By gutting and starting again, this clever architect owner has squeezed an extra 10 percent of floor space out of her glorious top-storey abode
Who lives here?
Kate Beilby (architect and owner of Milieu: Architecture + Design) and a friend who went in on the purchase.
Where is the home?
Mt Eden, Auckland.
Lived here for…
Just over a year.
I was looking for an apartment with a bit of character and, being an architect, somewhere I could make my mark on. I loved the high ceilings, wood floors, steel windows and painted brick and concrete walls. It’s on the top floor of the old Farmers furniture warehouse, which was built in the ’40s and converted into apartments in the ’90s.
Describe the project and how long it took
It involved gutting the interior, building a new, lower mezzanine level and relocating the stairs and kitchen, plus total redecoration and fit-out. The design and consent process took about four months and the construction two months.
What style did you go for?
I chose a material palette to work in with the existing industrial aesthetic of the apartment: white cabinetry, stainless steel, and the black-stained plywood stair as a feature.
Do you tend to buy high-end or bargain?
I tend to look out for a bargain; there are no items in the apartment that are overly expensive.
The total spend of $90K includes fees, consents, cabinetry, appliances, carpet, light fittings and all the building work. Being an architect meant I could do the design and documentation myself, which saved on professional fees. I did spend money on getting the right professionals in to do some of the really important jobs like the building work, cabinetry fitting and installing the tension-wire balustrade.
What did you want to achieve out of your reno?
The apartment was sold as a two-bedroom property, but the second bedroom was really just the size of a walk-in wardrobe, so the main aim was to turn it into a proper two-bedroom apartment.
The existing apartment had the kitchen, living and bathroom on the lower level with the sleeping areas in the mezzanine. The layout was very awkward and space was used inefficiently – for example, there were no wardrobes and very limited storage which you really need for apartment living. After working on various options for the design, it became clear that the only way to get two bedrooms in upstairs would be to lower the mezzanine floor and relocate the stair and kitchen – this added 10 percent extra floor area to the apartment.
What were the biggest hurdles?
As with all renovations, there were some surprises during demolition. For instance, there was a steel truss running through one of the walls, meaning the mezzanine couldn’t be lowered as originally designed. Luckily, this was resolved by having a step down into the bedrooms. I think this is actually an improvement on the original design, particularly in the new bedroom, as it divides the L-shaped room into two areas – the desk and wardrobe are on the higher level, which then steps down to the cosy snug for the bed.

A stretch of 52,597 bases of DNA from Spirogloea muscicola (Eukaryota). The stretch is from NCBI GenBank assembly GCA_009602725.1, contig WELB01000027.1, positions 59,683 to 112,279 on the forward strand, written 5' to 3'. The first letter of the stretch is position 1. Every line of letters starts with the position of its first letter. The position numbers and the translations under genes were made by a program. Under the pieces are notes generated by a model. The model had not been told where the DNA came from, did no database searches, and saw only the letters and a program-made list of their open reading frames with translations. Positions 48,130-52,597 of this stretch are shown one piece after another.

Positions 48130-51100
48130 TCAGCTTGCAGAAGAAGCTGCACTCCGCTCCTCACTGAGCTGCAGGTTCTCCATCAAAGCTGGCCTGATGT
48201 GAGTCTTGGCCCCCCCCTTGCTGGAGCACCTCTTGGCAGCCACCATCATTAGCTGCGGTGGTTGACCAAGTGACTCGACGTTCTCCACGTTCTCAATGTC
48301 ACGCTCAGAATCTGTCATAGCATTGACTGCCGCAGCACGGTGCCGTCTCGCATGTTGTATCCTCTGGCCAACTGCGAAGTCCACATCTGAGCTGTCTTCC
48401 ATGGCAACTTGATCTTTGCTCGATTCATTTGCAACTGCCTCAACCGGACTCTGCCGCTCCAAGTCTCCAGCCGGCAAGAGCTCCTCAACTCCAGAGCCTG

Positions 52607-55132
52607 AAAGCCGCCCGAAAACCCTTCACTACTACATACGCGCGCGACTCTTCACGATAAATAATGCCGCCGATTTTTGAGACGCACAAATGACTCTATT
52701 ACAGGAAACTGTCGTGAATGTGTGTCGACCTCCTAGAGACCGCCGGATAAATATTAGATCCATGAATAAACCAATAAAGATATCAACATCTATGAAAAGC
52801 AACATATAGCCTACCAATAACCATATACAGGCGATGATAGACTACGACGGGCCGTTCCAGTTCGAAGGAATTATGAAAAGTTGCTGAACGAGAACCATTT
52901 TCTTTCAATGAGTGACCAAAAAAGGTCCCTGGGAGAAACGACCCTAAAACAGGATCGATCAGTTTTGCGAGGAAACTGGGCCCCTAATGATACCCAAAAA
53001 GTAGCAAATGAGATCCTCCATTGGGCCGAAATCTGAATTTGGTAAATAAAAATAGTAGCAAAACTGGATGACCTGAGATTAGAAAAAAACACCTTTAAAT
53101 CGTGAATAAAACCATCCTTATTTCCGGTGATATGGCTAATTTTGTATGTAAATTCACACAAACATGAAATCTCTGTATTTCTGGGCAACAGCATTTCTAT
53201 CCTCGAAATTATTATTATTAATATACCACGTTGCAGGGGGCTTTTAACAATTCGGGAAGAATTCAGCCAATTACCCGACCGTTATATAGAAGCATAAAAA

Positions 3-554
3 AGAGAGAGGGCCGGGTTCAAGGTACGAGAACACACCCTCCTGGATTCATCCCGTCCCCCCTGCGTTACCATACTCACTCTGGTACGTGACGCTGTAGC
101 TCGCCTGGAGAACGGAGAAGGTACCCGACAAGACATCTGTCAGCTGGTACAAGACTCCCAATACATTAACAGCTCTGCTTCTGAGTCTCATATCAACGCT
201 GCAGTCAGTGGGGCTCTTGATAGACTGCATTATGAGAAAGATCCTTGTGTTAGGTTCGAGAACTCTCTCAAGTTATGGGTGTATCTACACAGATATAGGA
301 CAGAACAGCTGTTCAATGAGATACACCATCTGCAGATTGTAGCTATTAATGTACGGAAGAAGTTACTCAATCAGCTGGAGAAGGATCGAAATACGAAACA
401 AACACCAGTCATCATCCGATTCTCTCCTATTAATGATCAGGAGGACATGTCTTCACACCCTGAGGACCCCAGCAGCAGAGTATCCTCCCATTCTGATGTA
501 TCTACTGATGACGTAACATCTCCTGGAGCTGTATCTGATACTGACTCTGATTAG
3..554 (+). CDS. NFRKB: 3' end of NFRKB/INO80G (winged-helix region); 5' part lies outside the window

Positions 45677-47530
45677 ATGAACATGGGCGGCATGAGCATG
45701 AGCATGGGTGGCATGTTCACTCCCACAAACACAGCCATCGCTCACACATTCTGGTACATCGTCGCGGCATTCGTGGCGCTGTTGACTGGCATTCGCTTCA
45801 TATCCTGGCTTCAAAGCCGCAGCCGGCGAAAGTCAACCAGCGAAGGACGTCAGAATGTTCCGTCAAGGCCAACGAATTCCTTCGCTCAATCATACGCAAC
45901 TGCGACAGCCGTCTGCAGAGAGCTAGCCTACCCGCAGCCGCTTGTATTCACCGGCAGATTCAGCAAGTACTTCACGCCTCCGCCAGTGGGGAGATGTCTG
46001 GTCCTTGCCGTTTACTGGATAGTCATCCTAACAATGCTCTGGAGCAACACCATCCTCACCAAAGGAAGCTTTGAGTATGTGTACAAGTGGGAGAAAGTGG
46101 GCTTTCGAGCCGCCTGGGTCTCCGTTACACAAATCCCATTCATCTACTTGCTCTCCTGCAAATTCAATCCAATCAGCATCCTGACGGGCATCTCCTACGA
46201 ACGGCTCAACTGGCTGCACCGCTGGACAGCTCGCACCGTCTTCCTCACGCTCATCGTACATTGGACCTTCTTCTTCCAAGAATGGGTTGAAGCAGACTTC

Renovating on the top floor of an old building with no lift also had its challenges, which I’m sure the builders can attest to. They did countless runs up and down the stairs and I’m still amazed that they managed to carry up the heavy plywood staircase in one piece.
Worst makeover moment?
“I spent four long days painting the exposed floor joists on the underside of the mezzanine. It was back-breaking but worth it as the texture of the floor joists works so well with the industrial aesthetic of the apartment.”
It’s amazing what you can learnfrom YouTube videos!
Best lesson learned?
“I enjoyed doing some DIY where I could – painting, staining, installing hardware and shelves. It’s amazing what you can learn from YouTube videos!”
How to get the look
Renovations were done by HGM Builders; architecture design and implementation by milieu-arch.nz; plasterboard walls all painted in Resene ‘White’; downstairs timber flooring existing; upstairs carpet from Cavalier Bremworth; bar stools from Freedom; bar and TV shelf made from recycled blackwood timber and brackets from Bunnings; sofa from Target; cushion covers made with fabric from Bolt of Cloth in Newmarket, others are from Spotlight; coffee table from Nood; side table is upcycled from Trade Me; ceiling fans from Lighting Plus; stairs in black-stained plywood with Cavalier Bremworth ‘Jermyn St’ wool carpet runner; components for stainless-steel tension-wire balustrade from Anzor, installed by Structural Rigging Solutions; louvres from Breezway; Ikea desk from My Flatpack; stool from Freedom; bedroom fan from Kmart; shelves made with materials from Bunnings; throw and fox cushion from Bed Bath ’n’ Table; bedside table and bed from Natural Beds and Furniture; bedroom shutters, kitchen cabinetry, under-stair storage and wardrobes all custom made by Fluid Interiors.
Words by: Kristina Rapley. Photography by: Wendy Fenwick.